I arrived at the 2017 Carroll Shelby Cruise-In on the top level of the Petersen Automotive Museum parking structure expecting to see a big gaggle of American cars. And I did. Cobras, GT350s, Daytonas, lots of sleek muscle. But there was something else, too. Back in a corner, separated from the thrumming V8s, sat something very un-American. And so I met Ben Zinnen standing proudly next to his vintage Renault sedan, something I’d never before seen on U.S soil.


One week later Ben and I reconvened at his house in East Los Angeles to get the full story on his bold little box of a Renault. 


Click HERE to read the full story on Jalopnik.com


Meet The Man Who Daily Drives A Porsche Reimagined By Singer


Sitting in Los Angeles traffic affords plenty of car-spotting opportunities to break up the monotony. It’s usually a nicely patina’d Datsun or an E30 with fender flares catching my eye, but on this day I saw something of a wholly different breed. Four cars back I had my first glimpse, just the side of the fender sticking out. I could tell it was a Porsche but there was something just a bit different about it. Something I thought I might recognize.


As the light turned and traffic began to move again, I hung back in my lane and grappled for my camera. One lucky shot has the car roared past, which I posted to Instagram. A keen eyed commenter tagged the owner within hours, score one for the internet. Once you’ve seen a Porsche 911 reimagined by Singer there’s no mistaking it. I jumped at the opportunity to find out more about what owning one of the most exclusive and expensive custom Porsche 911s in the world is like, so I messaged the owner on Instagram. A few weeks later I met Edward Lovett and his Porsche in a quiet section of Los Angeles.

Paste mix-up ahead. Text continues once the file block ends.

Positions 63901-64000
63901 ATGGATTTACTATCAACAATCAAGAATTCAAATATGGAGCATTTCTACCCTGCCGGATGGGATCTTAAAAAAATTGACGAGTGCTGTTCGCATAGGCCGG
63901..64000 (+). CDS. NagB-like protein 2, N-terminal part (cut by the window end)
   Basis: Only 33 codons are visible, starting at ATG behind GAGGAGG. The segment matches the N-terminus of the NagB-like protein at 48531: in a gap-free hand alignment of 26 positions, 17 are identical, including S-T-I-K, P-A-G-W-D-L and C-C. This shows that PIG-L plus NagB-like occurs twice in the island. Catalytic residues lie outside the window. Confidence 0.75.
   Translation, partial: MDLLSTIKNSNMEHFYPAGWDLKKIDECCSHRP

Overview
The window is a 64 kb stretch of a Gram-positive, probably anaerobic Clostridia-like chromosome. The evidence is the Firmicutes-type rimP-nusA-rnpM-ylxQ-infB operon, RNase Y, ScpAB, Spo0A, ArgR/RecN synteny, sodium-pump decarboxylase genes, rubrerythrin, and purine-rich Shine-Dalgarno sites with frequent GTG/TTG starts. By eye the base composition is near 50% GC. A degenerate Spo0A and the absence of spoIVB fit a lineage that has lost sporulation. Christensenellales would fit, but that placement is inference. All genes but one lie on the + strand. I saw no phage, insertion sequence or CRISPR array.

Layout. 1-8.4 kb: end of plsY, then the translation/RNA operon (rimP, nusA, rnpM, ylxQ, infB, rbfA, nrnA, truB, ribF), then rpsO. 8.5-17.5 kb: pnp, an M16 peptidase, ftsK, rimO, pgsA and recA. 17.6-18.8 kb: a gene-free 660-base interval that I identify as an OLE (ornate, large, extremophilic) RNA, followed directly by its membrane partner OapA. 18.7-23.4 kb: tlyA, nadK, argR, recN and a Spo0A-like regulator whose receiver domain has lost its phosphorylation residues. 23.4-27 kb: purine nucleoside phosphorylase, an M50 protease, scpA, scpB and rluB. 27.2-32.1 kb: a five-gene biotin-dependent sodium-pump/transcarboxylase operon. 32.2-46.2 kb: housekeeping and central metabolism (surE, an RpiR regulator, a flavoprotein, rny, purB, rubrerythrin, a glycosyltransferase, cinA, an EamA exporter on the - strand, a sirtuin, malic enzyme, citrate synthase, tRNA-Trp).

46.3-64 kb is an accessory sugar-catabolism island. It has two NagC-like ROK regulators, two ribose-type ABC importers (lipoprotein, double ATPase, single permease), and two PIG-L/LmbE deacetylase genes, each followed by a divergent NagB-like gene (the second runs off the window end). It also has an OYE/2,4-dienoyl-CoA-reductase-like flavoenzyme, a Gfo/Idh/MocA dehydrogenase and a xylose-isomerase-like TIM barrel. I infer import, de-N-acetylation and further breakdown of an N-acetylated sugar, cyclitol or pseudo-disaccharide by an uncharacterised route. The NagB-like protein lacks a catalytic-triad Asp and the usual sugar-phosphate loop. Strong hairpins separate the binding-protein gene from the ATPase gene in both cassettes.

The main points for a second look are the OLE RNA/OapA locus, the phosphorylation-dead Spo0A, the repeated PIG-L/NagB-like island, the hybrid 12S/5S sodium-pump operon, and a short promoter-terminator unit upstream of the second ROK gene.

Read the full story on Motor1.com


Buying and owning a Project Safari Porsche 911

Recreating the mountain bike of Porsche 911s in gorgeous detail.

– Hudson Valley, New York

Pro racer Leh Keen has taken his passion for Porsche down a dirty, muddy, and very good path with The Keen Project. Essentially recreating the aesthetic of Porsche’s infamous 1984 Dakar-winning 953 911, Keen’s creations don’t just look the part, they play it, too.

On a rainy Monday afternoon in the Lower Hudson Valley, New York, we met with Michael Pollock, proud owner of The Keen Project Safari #4. Michael plans to use the Safari as his inclement-weather wheels while his fair-weather ride, a lightly modified 1991 911 Carrera 4, awaits in a climate-controlled garage. Michael favors the analogy of a road bicycle to a mountain bike, but you get the idea.

Keen’s creations don’t just look the part, they play it, too.

Motor1: Have you always been a Porsche guy?

Michael Pollock: No, actually, for the longest time I was a BMW guy, and in the late ‘80s I sold Ferraris and BMWs for five years. But even though I was selling Ferraris, I knew that if you wanted a sports car that you could actually use every day, that’s a Porsche.

You bought your first Porsche somewhat recently, right?

Yes, September 2015 I bought a 1991 Porsche 911 [964] C4. I had some help from a friend and a group of guys known as DBFD, Drive Break Fix Drive Motorsports, fixing up my car and others. We overhauled I think it was five cars’ suspensions last year. All the bushings, the works; in some cases we replaced the entire suspension.

And that’s work you were doing yourself with the help of friends?